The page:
EAST RUTHERFORD, N.J. — For the second consecutive season, Rob Gronkowski will have to play for a raise. And play well. Like, really well.
Gronkowski’s agent Drew Rosenhaus told ESPN that Gronkowski has signed a restructured contract for 2018 that will contains an additional $1 million in per-game bonuses and $3.3 million in incentives. The All-Pro tight end was scheduled to make about $9 million in 2018 prior to the restructure and now has the opportunity to make up to $13.05 million.
There’s good and bad here for Gronkowski.
The good? If he can stay healthy, and if he earns that per-game bonus, that will mean he’ll work his way back up the tight end ladder. Jimmy Graham, who signed a deal with the Packers this offseason, earns $10 million on average so Gronkowski’s per-game bonus will put him in that ballpark.
Gronkowski also has a chance to haul in about as much cash as Graham will in 2018. If Gronkowski hits all his incentives and eclipses the $13 million mark, that’ll pull him closer to Graham, who’ll receive $13.25 million this year thanks to an $11 million signing bonus.
Gronkowski acknowledged earlier this week that he’d like for tight ends to be lumped into a broader pass-catcher category with receivers when it comes to contract negotiation. And if he can pull in all of his incentive money, he’ll be paid like a top-10 receiver, raking in more cash than Larry Fitzgerald ($12 million) and DeAndre Hopkins ($12.5 million).
MORE FROM PHIL PERRY
He’s clearly a cut above Graham as a player, and in terms of his overall impact, he’s deserving of more than receivers like Allen Robinson ($14 million per year), Jarvis Landry ($15 million), Sammy Watkins ($16 million) and Brandin Cooks ($16.2 million). That he closed that gap may be viewed as a victory for Gronk Inc.
The bad? Gronkowski is going to have to work for his money.
* Gronkowski’s hit 70 catches 3x (2011, 2014, 2015). 69 last year.
* He’s hit 1,085 yards 3x (2011, 2014, 2015). 1,084 last year.
* He’s hit 9 TDs 5x. 8 last year.
* He’s hit 80 playing time 2x. 79 percent last year.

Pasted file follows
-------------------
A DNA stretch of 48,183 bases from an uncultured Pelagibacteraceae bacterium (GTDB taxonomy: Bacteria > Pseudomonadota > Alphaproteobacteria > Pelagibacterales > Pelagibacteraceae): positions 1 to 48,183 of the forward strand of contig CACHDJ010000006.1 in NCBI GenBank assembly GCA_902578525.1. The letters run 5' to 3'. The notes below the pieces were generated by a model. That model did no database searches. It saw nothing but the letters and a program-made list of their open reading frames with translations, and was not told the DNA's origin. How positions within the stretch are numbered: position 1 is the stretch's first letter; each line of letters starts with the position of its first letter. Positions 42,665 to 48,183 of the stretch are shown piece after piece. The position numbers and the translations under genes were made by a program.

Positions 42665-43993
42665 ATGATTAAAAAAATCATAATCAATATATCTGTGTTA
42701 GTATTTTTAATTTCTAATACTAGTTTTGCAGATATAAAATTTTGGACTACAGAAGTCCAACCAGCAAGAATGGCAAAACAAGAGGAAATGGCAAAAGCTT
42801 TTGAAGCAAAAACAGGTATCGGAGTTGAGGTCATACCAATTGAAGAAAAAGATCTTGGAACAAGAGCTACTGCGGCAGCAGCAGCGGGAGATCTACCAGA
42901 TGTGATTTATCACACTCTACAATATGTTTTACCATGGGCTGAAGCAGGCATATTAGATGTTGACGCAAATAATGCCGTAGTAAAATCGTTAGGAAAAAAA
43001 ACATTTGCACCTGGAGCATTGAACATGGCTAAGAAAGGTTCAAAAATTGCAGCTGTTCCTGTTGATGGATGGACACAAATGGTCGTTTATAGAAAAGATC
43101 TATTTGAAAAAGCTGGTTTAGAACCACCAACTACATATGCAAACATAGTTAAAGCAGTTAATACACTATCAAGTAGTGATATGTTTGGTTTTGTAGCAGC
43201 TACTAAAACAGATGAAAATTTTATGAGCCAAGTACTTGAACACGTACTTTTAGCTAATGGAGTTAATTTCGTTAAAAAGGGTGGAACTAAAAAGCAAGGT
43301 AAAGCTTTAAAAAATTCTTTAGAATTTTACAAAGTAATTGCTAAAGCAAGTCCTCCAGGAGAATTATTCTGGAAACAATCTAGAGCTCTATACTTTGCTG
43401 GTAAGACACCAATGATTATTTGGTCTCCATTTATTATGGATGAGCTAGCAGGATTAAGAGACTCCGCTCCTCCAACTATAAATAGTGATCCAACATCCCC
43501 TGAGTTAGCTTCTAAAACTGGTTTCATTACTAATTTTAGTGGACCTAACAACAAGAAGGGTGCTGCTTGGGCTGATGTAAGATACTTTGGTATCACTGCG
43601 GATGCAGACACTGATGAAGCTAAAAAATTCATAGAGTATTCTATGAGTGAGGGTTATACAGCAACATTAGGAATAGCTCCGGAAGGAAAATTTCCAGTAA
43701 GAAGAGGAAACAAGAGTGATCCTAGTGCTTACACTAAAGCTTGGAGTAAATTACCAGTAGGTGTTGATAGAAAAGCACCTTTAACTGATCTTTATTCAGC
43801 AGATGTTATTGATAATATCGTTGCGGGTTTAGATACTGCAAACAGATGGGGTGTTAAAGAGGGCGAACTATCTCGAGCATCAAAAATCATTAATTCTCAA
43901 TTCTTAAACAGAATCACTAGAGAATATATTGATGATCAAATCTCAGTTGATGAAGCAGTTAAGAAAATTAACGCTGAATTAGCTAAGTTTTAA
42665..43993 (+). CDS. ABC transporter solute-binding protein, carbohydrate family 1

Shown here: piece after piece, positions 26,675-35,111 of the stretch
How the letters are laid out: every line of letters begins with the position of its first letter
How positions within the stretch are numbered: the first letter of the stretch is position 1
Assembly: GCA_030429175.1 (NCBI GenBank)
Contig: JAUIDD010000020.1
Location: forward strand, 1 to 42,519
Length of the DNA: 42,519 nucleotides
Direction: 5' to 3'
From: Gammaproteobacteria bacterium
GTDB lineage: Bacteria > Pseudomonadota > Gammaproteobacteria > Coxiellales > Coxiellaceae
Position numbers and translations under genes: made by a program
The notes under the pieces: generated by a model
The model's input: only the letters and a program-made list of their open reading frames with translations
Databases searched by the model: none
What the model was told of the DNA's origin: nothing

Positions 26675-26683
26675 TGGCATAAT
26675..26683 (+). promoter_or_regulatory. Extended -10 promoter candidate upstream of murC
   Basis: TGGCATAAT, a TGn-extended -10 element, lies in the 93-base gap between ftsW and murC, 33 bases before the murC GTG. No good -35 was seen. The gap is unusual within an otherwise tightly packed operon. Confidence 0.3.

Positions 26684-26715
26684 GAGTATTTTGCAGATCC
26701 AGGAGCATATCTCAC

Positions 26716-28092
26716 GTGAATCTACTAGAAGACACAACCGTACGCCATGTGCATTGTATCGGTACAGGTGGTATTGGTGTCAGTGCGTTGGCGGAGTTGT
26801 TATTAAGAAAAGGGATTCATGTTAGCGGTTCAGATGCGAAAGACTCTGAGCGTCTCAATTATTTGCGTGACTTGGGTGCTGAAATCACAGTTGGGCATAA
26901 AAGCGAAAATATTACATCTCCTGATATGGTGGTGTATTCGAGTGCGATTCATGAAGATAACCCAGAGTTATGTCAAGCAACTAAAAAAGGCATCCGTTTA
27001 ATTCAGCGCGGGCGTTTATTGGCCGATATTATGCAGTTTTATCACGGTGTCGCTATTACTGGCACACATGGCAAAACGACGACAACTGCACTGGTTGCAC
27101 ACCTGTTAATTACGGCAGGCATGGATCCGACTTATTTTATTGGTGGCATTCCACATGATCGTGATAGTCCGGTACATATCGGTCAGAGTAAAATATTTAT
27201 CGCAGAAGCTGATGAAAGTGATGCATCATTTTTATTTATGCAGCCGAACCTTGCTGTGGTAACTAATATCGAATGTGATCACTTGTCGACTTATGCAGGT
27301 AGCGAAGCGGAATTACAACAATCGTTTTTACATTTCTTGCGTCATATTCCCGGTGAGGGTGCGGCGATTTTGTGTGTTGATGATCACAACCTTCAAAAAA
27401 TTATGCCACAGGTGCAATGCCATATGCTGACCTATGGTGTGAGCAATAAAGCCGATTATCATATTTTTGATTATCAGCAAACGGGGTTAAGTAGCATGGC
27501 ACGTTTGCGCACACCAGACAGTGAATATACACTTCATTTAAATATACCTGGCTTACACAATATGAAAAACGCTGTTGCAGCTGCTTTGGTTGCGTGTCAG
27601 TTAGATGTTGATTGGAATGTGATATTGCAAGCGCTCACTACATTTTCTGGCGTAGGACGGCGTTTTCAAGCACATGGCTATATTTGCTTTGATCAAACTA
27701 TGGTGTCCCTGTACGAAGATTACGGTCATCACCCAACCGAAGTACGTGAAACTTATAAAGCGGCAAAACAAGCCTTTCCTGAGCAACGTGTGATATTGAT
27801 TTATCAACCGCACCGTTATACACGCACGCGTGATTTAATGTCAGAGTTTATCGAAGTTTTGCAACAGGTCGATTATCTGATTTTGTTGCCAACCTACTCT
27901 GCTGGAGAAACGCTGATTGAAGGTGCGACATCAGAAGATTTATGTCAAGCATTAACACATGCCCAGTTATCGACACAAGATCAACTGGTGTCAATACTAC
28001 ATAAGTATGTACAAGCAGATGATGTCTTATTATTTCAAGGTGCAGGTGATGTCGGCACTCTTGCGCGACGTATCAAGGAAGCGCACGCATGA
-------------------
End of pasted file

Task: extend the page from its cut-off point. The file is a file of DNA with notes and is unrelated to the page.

All NLTBE. Won’t count against the 2018 cap. https://t.co/Dt4RA4awc5
— Phil Perry (@PhilAPerry) August 30, 2018
His incentives are all “not likely to be earned” because he didn’t hit those numbers last year. NLTBE incentives don’t count against the current year’s cap, but if a player reaches them, they will count against the following year’s cap.
Gronkowski missed two games last year, but hitting three of those four markers — 70 catches, 1,085 yards, nine touchdowns, 80 percent playing time — won’t be easy. If he can stay healthy, he’ll have a shot. But they are by no means a given. Neither is his health, obviously.
The incentive package can’t thrill Gronkowski, who had to be named a First-Team All-Pro in 2017 to pick up all of his incentive money, which amounted to $5.5 million that was tacked onto his base salary of $5.25 million. He didn’t have a great deal of leverage, however.
Gronkowski is a prisoner of his position in many ways. Tight end is among the least-expensive positions when it comes to franchise-tag value.
He was asked Tuesday if he’d like to have tight ends lumped in with other pass-catchers when it comes to negotiating time, and he quickly provided what may have been the easiest answer of his professional career.
“That would be pretty cool,” he said, before adding that he was “always open” to re-working his deal.
Would he like something done before the season?
“It is what it is,” he said at the time. “That’s not really my focus. I got a long season ahead and just trying to focus on what I need to really do and just let everything else play out.”
Gronkowski remains under contract through 2019. There may have been some reluctance on the part of the Patriots to give Gronkowski an extension with a hefty signing bonus for a few reasons.
No. 1: He’s 29 and his injury history is what it is. No. 2: He openly discussed the possibility of retirement following last season’s Super Bowl. No. 3: Contracts can impact a locker room, as Jerod Mayo has explained on Quick Slants the Podcast in the past, and the Patriots typically want to reward players who do things the way the team wants them done.
While Gronkowski has cemented himself as one of the best tight ends in the history of the game, how he handled this offseason — skipping spring workouts, going into the facility in the spring to hold a press conference where he joked he was primarily focused on dirt-biking — probably wouldn’t be viewed as exemplary behavior at One Patriots Place.
Combine it all — and add to that the fact that Tom Brady took an incentive-laden restructure earlier this offseason — and Gronkowski’s most realistic option to get paid closer to what he’s worth was via incentives.
That means he’ll have to have a very good season, one of his best, to make all he can. It also means that he and the Patriots could be right back in the same situation around this time next year, when he’ll be under contract for a base salary of $9 million and — if all goes well for him this year — likely looking for more.
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